And those working in schools have been at the forefront of the roller-coaster ride that has been 2020 so far. Even before COVID-19 reared across the country, many children, young people, families and communities were processing what had been a most challenging summer.

Teachers returning for the 2020 school year were managing their own disbelief and confusion over the devastating bushfires and preparing to help others understand the unfathomable… and then reality shifted again. 

The COVID crisis required a rapid shift to redesign education for children across the world as distancing from each other became crucial to slowing the impact of the disease. This seismic shift was an impressive feat of flexibility and resilience across all aspects and levels of education as schools quickly moved to online provision.

Then, in Australia at least, have moved back again to their classrooms, but with new ways of interacting imposed. On top of that if you are in Melbourne, the rollercoaster has turned another crazy corner.

At the centre of this has, of course, been the work of teachers. Teachers have bent and twisted and changed in ways many of them would never have thought possible in 2019. Had you asked most schools to select and implement a whole new program for communication and digital learning last year, it would have involved convening a team, trials, surveys, consultations and meetings over a period of many months before any implementation began.

One thing that COVID has made obvious is that crisis necessitates change.

As well as their rapid and flexible engagement with change, during these most difficult of times, teachers have provided a vital link to normality for children and families. Smiling faces and comforting voices beamed into the homes across the country. For communities, schools have been central to the communication and the sense making process that have helped many people to navigate the flux and confusion.

The role of teachers and schools as anchors for their communities is not often considered explicitly but the confusion and trauma of the COVID experience has highlighted just how central this normally invisible work is. But we also know that teachers and school leaders carry a heavy emotional load that comes with being central to their communities.

Last year I was part of a team of researchers that investigated teachers and how the public perceived the work that teachers do (you can access our report here: Perceptions of Teachers and Teaching in Australia). We found that of the almost 2500 teachers that completed our survey, 56 percent had plans to leave the profession and 53 percent would not recommend teaching as a career.

Excessive workloads, impacts on physical and mental health, difficulty in achieving a reasonable work-life balance and a perceived lack of appreciation, respect and trust, were all reasons that were provided for negative perceptions of their work. Evidence from this survey, conducted last year, suggested that most teachers find their work intense and challenging. Many did not see how they could sustain the effort and attention required to do their jobs well for the extent of a normal length career.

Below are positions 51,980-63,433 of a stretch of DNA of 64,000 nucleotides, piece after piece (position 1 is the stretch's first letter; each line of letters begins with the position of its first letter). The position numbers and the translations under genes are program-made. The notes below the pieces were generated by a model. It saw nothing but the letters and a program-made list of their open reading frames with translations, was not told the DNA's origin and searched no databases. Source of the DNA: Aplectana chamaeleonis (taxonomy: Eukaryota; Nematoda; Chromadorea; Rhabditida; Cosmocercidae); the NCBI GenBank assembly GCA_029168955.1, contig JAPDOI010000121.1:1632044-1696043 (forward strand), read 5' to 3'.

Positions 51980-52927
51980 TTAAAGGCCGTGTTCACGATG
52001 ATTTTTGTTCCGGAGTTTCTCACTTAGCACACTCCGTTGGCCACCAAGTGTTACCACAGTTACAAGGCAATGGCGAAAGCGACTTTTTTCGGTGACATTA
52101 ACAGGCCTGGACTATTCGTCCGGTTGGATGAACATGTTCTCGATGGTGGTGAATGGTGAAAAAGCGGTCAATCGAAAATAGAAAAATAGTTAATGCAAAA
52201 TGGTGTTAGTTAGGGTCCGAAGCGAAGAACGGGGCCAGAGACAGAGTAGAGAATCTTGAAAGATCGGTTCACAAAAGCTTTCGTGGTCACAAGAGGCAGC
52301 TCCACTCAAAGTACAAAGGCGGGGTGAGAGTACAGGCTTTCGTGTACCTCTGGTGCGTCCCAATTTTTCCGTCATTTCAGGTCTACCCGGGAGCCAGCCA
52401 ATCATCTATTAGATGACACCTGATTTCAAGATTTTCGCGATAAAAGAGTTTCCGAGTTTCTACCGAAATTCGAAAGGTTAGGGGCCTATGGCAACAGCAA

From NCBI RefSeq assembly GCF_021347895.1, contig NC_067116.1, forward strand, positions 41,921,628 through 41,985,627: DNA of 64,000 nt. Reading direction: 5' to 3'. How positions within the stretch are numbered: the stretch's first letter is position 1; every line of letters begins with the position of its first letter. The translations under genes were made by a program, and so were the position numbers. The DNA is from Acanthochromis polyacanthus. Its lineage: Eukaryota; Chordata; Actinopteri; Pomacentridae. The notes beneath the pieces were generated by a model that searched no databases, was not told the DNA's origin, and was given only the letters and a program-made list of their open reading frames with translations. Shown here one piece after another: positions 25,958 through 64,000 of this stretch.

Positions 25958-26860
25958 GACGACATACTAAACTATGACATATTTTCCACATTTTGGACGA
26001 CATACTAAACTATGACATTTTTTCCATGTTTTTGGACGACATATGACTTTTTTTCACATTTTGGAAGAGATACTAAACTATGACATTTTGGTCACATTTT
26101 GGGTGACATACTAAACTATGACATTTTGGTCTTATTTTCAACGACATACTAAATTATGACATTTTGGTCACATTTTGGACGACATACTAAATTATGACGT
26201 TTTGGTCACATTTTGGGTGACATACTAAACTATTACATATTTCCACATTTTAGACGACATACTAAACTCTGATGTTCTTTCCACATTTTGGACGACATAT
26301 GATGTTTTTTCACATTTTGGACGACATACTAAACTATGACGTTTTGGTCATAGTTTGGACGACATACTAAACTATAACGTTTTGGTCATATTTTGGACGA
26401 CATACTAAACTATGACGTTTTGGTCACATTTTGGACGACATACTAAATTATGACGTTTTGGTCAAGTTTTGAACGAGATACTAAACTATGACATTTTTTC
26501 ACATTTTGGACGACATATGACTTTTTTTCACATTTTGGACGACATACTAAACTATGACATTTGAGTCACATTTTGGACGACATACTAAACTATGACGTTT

Then 2020 has happened.

In the first instance, it is clear that this year teachers have worked harder than ever before. Workload that was perceived as unmanageable in 2019 has gone through the roof thanks to COVID.

Secondly, the possibilities of a healthy work-life balance have been thrown out the window. In 2019 teachers described that it was difficult not to let their work pervade their homes and their families. And now, teachers have opened their homes and their lives to their students.

Yes, a large majority of Australians also moved to work from home, but not many would have spent much of their days with around 25 stakeholders at a time, virtually in their kitchens, studies, living rooms and for some, even their bedrooms. Home and work separation evaporated and the scrutiny that teachers experience normally in their work intensified.

What must we learn beyond COVID?

With the right responses, there is great potential for positive post-COVID adaptions that could benefit teachers and communities alike. Not the least is building greater appreciation, respect for the work of teachers that builds on the enhanced visibility of teachers’ work and the stronger connections to families and communities.

Our 2019 research showed that feeling respected and supported can make a difference to retaining and attracting teachers in the profession and in our topsy-turvy world, we’ve seen what a crucial role great teachers play.